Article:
Special Worship Services and Seasons of the Church Year
Special Worship Services
There are two special worship services that we look forward to each year. The first one takes place in August or September with the Blessing of the Backpacks and the Collection of School Supplies at the beginning of the new school year. The second one takes place in November with the Blessing of the Operation Christmas Child Shoe Boxes.
Blessing of the Backpacks
With each school year comes the excitement and anticipation of a new beginning, a new journey, a new chapter. The Blessing of the Backpacks takes place during a regular worship service. It reinforces the connection between the adults and children in the congregation.
Collection of School Supplies
The collection of school supplies takes place in the weeks before the Blessing of the Backpacks Service. Our congregation has been very generous with their gifts. The supplies are donated to our local elementary school, Central Elementary, and are blessed at the Blessing of the Backpacks worship service.
Blessing of the Shoe Boxes
Operation Christmas Child (OCC) was created in 1990 by Dave Cooke and his wife Gill for children in Romania. Each November thousands of churches, groups and individual donors prepare and collect shoe boxes filled with toys, school supplies, personal items, and other small gifts.
The United Methodist Women at Mount Zion sponsor this mission event and encourage the congregation to participate. The Blessing of the OCC shoe-boxes takes place during a worship service in November.
The Advent Season
The Advent Candles
The Advent wreath, four candles on a wreath of evergreen, is shaped in a perfect circle to symbolize the eternity of God. During each Sunday of the Advent season, we focus on one of the four virtues Jesus brings us: Hope, Love, Joy and Peace. The Christ candle is lit on Christmas Eve or Christmas Day reminding Christians that Jesus is the light of the world. The order and exact wording vary among churches, but the wreath continually reminds us of whom we are called to be as followers of Jesus.
The Hanging of the Greens
The Hanging of the Greens is a service of preparation for Christ’s coming, which includes hanging greenery traditionally associated with everlasting life. Greens such as cedar for royalty, fir and pine boughs for everlasting life, holly symbolizing Jesus’ death, and ivy representing the resurrections are used.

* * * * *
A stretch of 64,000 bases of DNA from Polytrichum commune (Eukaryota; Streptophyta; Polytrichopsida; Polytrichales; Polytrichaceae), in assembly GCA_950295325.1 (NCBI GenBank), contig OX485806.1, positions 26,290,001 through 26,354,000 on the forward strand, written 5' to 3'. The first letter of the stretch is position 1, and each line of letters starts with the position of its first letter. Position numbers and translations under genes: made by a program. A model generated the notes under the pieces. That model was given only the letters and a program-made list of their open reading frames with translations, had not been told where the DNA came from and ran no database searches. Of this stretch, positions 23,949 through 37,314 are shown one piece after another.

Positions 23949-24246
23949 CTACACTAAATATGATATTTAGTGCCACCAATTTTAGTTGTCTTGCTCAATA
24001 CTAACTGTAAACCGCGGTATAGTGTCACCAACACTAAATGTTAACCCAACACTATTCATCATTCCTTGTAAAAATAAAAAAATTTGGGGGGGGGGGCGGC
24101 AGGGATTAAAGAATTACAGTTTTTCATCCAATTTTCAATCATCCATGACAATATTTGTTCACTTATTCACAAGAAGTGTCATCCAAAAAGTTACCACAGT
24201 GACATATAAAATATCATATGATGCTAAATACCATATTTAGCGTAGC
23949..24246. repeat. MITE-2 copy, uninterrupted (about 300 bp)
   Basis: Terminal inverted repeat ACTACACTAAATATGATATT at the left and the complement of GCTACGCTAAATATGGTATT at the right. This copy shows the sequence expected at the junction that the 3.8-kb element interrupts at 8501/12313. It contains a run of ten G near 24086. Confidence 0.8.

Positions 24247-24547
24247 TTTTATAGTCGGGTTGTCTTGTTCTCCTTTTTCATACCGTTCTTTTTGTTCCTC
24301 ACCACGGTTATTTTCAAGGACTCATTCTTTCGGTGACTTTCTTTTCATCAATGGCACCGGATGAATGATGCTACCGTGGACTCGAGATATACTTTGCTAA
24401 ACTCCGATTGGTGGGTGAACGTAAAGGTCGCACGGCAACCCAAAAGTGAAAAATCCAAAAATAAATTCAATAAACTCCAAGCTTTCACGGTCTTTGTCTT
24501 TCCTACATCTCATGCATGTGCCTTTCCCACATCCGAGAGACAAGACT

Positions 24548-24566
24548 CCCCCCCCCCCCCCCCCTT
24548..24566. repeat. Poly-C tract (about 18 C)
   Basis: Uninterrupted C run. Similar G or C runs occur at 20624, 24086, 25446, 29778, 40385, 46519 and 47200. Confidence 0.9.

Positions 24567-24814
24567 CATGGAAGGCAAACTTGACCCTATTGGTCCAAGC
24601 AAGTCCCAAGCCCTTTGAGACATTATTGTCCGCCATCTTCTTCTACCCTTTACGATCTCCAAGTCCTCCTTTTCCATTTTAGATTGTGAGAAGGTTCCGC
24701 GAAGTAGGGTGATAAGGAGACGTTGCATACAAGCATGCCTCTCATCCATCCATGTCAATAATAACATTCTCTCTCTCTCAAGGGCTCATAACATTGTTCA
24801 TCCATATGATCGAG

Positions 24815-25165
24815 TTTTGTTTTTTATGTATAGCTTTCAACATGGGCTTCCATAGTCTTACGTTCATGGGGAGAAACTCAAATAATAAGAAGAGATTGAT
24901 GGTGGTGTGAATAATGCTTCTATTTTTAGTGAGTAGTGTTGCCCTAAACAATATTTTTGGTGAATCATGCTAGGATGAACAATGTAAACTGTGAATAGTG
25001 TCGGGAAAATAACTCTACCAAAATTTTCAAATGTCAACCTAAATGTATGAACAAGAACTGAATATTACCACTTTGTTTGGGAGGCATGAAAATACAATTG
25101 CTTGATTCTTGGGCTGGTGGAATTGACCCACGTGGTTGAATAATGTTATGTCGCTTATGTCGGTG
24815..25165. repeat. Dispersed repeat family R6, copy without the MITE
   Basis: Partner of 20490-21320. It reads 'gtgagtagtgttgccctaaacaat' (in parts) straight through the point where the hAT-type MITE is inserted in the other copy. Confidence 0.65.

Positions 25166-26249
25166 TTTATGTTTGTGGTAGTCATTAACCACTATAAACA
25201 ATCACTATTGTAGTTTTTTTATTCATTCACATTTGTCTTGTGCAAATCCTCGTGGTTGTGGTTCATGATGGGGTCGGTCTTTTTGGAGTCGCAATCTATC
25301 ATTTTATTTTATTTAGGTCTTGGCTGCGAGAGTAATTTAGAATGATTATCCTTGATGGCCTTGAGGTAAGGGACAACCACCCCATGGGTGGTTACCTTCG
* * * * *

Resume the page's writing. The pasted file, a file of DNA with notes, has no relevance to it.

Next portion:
A Chrismon Tree is decorated at Mount Zion on the first Sunday of Advent after the Hanging of the Greens.
The Chrismon Tree
Chrismons are ornaments made from Christian symbols. The word Chrismons is a contraction for ‘Christ monograms. The congregation participates by each person placing a Chrismon on the tree. Our children especially enjoying this part of the worship service.
Holy Communion Candlelight
The sanctuary at Mount Zion is especially beautiful during the Advent Season and the beauty of the Christmas Eve Candlelight Service is the culmination of the Advent Season. The service consists of readings, hymns, Holy Communion, and then the lighting of the candles.
There is nothing more beautiful than the darkened sanctuary with a single candle glowing. One by one, the congregants light their own candle, one bright wick igniting another. The brightness of hundreds of candles fills the sanctuary for a few moments until we carry our light into the world.
The Seasons of Lent and Easter
Lent is the period of 40 days before Easter (excluding Sundays), beginning on Ash Wednesdayand ending at sundown on Holy Saturday, the evening before Easter. During Lent, we enter into a season of preparation, self-reflection and repentance when we seek to literally turn around and realign our lives and focus toward God. It is a time to give up things as well as take on new life-giving practices, helping us rid ourselves of distractions and our own selfish desires. By doing so, we seek to live and love as more faithful disciples of Jesus Christ. [Credit: www.umc.org]
The Easter Season, also known as Eastertide or the Great Fifty Days, begins on Easter Day. Easter for Christians is not just one day, but rather a 50-day period. The season of Easter, or Eastertide, begins at sunset on the eve of Easter and ends on Pentecost, the day we celebrate the gift of the Holy Spirit and the birth of the Church. The initial purpose of the 50-day Easter season was to continue the faith formation of new Christians. Today, this extended season gives us time to rejoice and experience what it means when we say Christ is risen. Its the season when we remember our baptisms and how through this sacrament we are, according to the liturgy, incorporated into Christs mighty acts of salvation. As Easter people, we also celebrate and ponder the birth of the Church and gifts of the Spirit (Pentecost), and how we are to live as faithful disciples of Christ. [Credit: www.umc.org]
Ash Wednesday marks the beginning of the season of Lent. Lent is a time when many Christians prepare for Easter by observing a period of fasting, repentance, moderation and spiritual discipline.
Good Friday Tenebrae
The word “tenebrae” comes from the Latin meaning “darkness.” The Tenebrae is an ancient Christian Good Friday service that makes use of gradually diminishing light through the extinguishing of candles to symbolize the events of that week from the triumphant Palm Sunday entry through Jesus’ burial.
Easter Sunday Eastertide
The Easter Season, also known as Eastertide or The Great Fifty Days, begins on Easter and ends on Pentecost. Focusing on Christ’s resurrection and ascension and the sending of the Holy Spirit (Pentecost), Eastertide is the most joyous and celebrative season of the Christian year. We celebrate the good news that in Christs death and resurrection we, and all creation, are continually being made new by Gods love and saving grace.